So begins the meeting between Mole and the Water Rat and one of the most famous scenes in children’s literature. Kenneth Grahame captured something idyllic and many people assume the book is a bit of light-hearted escapism. However, there is a threat to Ratty and Mole’s world. The weasels from the wild woods are encroaching on the Riverbank and unless Ratty and Mole can get the eccentric landowner to behave the days of messing about in boats may be lost for good. 

And so the other best-known part of the story is introduced – Mr Toad. 

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Mr Toad’s escapades and misadventures with caravans and race cars are so well known that even people who have never touched a copy of the original text can describe them. They have been played out on stage and on television and on the big screen and in school halls up and down the country. Everyone believes they know the story even if they have never read the book – and yet Kenneth Grahame’s prose is so beautiful, so effortlessly descriptive and gentle in its rhythm –  that it is a book everybody deserves to read. 

Many talented illustrators have produced an edition of the story, most notably Arthur Rackham, but I jumped up and down in excitement when I heard about this edition. Grahame Baker-Smith is a Kate Greenaway Medal-winning illustrator and his work captures the magic and mystery in the everyday. This comes into its own in illustrations of the Wild Woods and the River itself. 

There are illustrations in different styles – full-page colour illustrations which look almost like film concept art in their energy and sense of movement and smaller, sepia and similarly muted colour pictures at the head of or to the side of the text. The design is glorious too, with the ripples and willow branches of the end pages repeating at the chapter headings.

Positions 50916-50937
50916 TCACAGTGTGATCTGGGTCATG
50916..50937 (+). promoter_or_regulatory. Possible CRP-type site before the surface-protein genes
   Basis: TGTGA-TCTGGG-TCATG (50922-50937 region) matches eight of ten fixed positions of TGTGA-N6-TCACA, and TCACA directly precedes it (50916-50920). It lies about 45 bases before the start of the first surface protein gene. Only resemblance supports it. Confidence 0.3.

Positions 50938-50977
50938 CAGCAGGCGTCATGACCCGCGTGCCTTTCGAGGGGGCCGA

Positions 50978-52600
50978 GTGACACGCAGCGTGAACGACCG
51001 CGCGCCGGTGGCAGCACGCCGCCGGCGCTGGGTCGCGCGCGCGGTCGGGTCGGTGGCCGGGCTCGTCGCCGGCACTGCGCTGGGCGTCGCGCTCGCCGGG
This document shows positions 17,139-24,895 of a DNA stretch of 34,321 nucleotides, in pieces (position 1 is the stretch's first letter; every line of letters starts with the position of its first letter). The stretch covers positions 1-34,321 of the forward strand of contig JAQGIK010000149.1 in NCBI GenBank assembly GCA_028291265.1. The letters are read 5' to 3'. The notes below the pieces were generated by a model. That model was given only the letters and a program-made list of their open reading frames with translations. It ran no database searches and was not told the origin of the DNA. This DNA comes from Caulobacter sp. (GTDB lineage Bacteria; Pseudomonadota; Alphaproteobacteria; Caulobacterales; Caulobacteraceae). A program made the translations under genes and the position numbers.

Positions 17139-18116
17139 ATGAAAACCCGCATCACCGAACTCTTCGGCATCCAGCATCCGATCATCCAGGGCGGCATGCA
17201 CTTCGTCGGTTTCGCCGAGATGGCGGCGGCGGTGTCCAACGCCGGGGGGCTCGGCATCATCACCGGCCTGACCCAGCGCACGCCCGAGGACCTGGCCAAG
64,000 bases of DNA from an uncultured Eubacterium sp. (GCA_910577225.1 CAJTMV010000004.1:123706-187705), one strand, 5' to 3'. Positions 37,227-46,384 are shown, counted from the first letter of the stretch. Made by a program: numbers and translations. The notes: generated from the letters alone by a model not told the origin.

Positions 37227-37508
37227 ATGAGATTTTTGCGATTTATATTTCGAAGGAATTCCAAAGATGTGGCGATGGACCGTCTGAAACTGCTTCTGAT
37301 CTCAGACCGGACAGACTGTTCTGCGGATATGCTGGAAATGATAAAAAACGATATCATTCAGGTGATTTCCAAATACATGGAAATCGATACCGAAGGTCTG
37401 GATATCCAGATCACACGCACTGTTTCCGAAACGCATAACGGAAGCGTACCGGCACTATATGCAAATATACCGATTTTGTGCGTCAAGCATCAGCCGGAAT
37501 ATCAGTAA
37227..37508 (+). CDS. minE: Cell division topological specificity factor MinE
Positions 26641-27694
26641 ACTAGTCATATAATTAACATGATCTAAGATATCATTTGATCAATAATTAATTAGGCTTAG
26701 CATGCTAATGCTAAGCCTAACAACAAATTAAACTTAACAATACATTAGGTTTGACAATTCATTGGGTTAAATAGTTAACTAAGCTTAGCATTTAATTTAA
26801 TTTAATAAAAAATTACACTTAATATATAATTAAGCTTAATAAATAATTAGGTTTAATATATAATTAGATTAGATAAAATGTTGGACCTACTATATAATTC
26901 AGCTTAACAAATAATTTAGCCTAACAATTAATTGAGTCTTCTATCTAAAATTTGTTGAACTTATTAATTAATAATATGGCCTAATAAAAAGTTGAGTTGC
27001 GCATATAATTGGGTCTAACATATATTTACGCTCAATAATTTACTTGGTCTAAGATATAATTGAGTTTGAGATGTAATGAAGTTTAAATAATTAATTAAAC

Both the high quality of the illustration and the way this has been presented make it an edition to treasure. A beautiful copy of a classic which would make a beautiful present this holiday season. 

The Wind in the Willows by Kenneth Grahame and Grahame Baker-Smith, published by Templar Books, is available now. 

Thanks to Templar Books and Antonia Wilkinson PR for my copy of the book. 

Non-Fiction

Review: Remarkable Trees by Christina Harrison and Tony Kirkham.

Review: Remarkable Trees by Christina Harrison and Tony Kirkham.

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Trees are remarkable. As the introduction to this beautiful book notes, they are central to our existence, providing, food, shelter, resins, and materials which we use to support our everyday life. Trees are also incredible examples of evolution. You only have to compare the trees of one climate to another to see that they have adapted to survive in their habitat. 

Over 8000 species are currently under threat and yet too often we are unaware of trees, treating them as scenery instead of as living, breathing plants. 

This wonderful book, written by two experts from the Royal Botanic Gardens, Kew, details the lives and plights of over sixty trees.